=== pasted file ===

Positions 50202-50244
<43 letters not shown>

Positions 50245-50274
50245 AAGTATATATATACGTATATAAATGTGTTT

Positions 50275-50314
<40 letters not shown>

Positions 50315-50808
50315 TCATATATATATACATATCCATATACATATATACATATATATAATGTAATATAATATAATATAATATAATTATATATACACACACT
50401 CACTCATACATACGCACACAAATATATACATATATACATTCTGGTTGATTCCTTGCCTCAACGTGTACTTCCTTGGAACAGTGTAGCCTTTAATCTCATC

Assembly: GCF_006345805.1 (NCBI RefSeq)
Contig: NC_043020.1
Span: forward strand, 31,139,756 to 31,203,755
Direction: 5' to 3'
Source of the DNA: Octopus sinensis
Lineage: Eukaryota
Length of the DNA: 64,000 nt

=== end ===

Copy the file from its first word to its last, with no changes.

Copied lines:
Positions 50202-50244
<43 letters not shown>

Positions 50245-50274
50245 AAGTATATATATACGTATATAAATGTGTTT

Positions 50275-50314
<40 letters not shown>

Positions 50315-50808
50315 TCATATATATATACATATCCATATACATATATACATATATATAATGTAATATAATATAATATAATATAATTATATATACACACACT
50401 CACTCATACATACGCACACAAATATATACATATATACATTCTGGTTGATTCCTTGCCTCAACGTGTACTTCCTTGGAACAGTGTAGCCTTTAATCTCATC

Assembly: GCF_006345805.1 (NCBI RefSeq)
Contig: NC_043020.1
Span: forward strand, 31,139,756 to 31,203,755
Direction: 5' to 3'
Source of the DNA: Octopus sinensis
Lineage: Eukaryota
Length of the DNA: 64,000 nt